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[Xmca-l] Re: Why Computers Make So Little Difference



David,

Don't computers make a difference by making possible what we are doing now? The printing press has largely been in the hands of a few. Computers, at least as they are today (who remembers mainframes?), make it possible for Everyman to not merely consume text, but also produce it. I find that pretty impressive.

Martin

On Mar 9, 2015, at 7:14 PM, David Kellogg <dkellogg60@gmail.com> wrote:

> Halliday says that the tape recorder is probably the second most important
> technological development in linguistics (the printing press, which he
> correctly ascribes to China and not to Gutenberg, is the first). It was
> with the printing press that private reading really became
> practical--reading became an intra-mental activity, a kind of socialized
> inner speech. But it was with the tape recorder that the clear distinctness
> (temporal and lexicogrammatical) between written and spoken speech became
> clear for the first time.
> 
> Nevertheless, the tape recorder has had an impact on pedagogy that is
> almost negligible. In EFL, where I now work, it served to make a huge
> amount of money for the distributors of language laboratories. But language
> laboratories worked by fencing learners into cubicles, and replacing the
> subject-subject relation we find in natural language use with a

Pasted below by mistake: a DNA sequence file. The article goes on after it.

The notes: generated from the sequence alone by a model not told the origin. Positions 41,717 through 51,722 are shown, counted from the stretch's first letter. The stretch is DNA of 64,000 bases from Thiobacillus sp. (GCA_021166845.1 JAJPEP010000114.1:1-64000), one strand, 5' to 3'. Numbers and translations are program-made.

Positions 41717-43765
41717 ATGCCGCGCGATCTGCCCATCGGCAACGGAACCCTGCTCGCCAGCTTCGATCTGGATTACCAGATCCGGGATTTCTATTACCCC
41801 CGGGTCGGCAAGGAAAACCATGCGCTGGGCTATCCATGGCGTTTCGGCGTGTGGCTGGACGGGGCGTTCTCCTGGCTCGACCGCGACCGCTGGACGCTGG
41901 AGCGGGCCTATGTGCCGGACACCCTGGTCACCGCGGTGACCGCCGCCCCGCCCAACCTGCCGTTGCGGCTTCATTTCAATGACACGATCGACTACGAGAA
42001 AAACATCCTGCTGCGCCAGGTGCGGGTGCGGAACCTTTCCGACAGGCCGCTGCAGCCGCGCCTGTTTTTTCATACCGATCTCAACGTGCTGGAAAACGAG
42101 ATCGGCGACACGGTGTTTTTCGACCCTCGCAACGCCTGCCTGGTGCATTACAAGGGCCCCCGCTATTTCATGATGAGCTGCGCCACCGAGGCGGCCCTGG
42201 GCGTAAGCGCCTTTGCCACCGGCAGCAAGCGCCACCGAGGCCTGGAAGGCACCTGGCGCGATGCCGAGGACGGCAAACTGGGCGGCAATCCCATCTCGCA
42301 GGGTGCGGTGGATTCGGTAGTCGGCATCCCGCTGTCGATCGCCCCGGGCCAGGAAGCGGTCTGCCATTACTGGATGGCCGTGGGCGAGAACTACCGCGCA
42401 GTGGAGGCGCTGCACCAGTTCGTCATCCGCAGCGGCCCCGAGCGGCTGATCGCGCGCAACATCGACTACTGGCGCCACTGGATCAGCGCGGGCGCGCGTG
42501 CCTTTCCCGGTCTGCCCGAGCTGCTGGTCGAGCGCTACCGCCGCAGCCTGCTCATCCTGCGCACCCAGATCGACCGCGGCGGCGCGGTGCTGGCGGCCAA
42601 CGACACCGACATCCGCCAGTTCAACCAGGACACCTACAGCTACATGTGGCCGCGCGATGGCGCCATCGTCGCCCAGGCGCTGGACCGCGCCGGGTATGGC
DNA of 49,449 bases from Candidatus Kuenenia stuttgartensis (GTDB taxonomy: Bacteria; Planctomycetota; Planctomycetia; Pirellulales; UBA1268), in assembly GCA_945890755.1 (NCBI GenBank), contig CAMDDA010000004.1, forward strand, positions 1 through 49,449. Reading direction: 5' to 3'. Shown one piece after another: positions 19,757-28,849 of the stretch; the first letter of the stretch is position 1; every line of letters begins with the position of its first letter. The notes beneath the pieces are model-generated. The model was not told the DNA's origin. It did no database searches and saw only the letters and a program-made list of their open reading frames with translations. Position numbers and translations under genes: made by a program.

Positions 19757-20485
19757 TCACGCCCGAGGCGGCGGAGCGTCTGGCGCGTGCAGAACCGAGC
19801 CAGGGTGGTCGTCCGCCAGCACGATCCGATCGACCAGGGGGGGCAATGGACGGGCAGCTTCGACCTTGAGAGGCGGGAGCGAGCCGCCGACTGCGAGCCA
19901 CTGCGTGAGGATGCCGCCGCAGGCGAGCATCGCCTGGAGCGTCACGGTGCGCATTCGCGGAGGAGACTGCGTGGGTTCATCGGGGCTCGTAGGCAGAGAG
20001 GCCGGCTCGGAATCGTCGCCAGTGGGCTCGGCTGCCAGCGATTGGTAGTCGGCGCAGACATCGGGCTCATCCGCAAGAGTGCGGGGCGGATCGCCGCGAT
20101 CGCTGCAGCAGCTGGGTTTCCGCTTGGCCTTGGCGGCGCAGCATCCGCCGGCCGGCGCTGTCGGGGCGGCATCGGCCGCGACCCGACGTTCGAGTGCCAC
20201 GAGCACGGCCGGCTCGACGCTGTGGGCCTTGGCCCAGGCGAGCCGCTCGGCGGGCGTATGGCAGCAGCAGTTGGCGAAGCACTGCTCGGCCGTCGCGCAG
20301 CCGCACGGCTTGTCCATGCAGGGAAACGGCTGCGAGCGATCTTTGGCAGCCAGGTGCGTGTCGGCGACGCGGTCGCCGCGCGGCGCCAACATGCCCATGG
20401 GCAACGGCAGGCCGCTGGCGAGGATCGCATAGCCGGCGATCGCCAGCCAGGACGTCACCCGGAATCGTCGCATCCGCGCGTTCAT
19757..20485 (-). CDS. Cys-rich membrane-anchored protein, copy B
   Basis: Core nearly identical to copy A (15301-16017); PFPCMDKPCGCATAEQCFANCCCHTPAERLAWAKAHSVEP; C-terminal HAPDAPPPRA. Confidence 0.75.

> subject-object relation which we find in crude versions of Activity Theory.
> There are now language laboratories lying unused in almost every major
> university on earth.
> 
> Halliday ALSO says this: whenever we try to replace an evolved solution
> (like face to face pedagogy) with a designed or an invented one (like the
> language laboratory, or asynchronous CMC based instruction), the first
> attempt almost always fails. The reason why it fails is that it
> overemphasizes the hardware and underemphasizes the interface. The most
> spectacular example of this (according to Halliday) was the collapse of
> volitionally planned economy in the Soviet Union, but a counter-example is
> the way the land reform was carried out in China in the 1950s (when
> Halliday was there and in which he took an active part).
> 
> David Kellogg
> Hankuk University of Foreign Studies
> 
> On 9 March 2015 at 21:31, Glassman, Michael <glassman.13@osu.edu> wrote:
> 
>> Hi Annalisa,
>> 
>> I wonder if the role of culture is not so much in determining how we do
>> use tools as into how we should be wary of using tools.  Culture is by its
>> nature I think centripetal in nature.  Tools, especially such as the
>> Internet tend to be centrifugal.   Should we depend on culture to put
>> constraints on our uses.
>> 
>> There is a phrase I first heard two years ago that now I seem to hear
>> every other week,  "If you have a really good hammer, everything starts to
>> look like a nail."  Really good technologies start to make everything look
>> like a nail it seems - especially in our medicine show society where we run
>> towards the next barker/grafter before we are done cursing out the last for
>> the damage he/she has done.
>> 
>> I think in this sense Heidegger's "On the Question of Technology" is a
>> profound mea culpa that every person working in technology should be forced
>> to read and discuss on an annual basis - the dangers of becoming too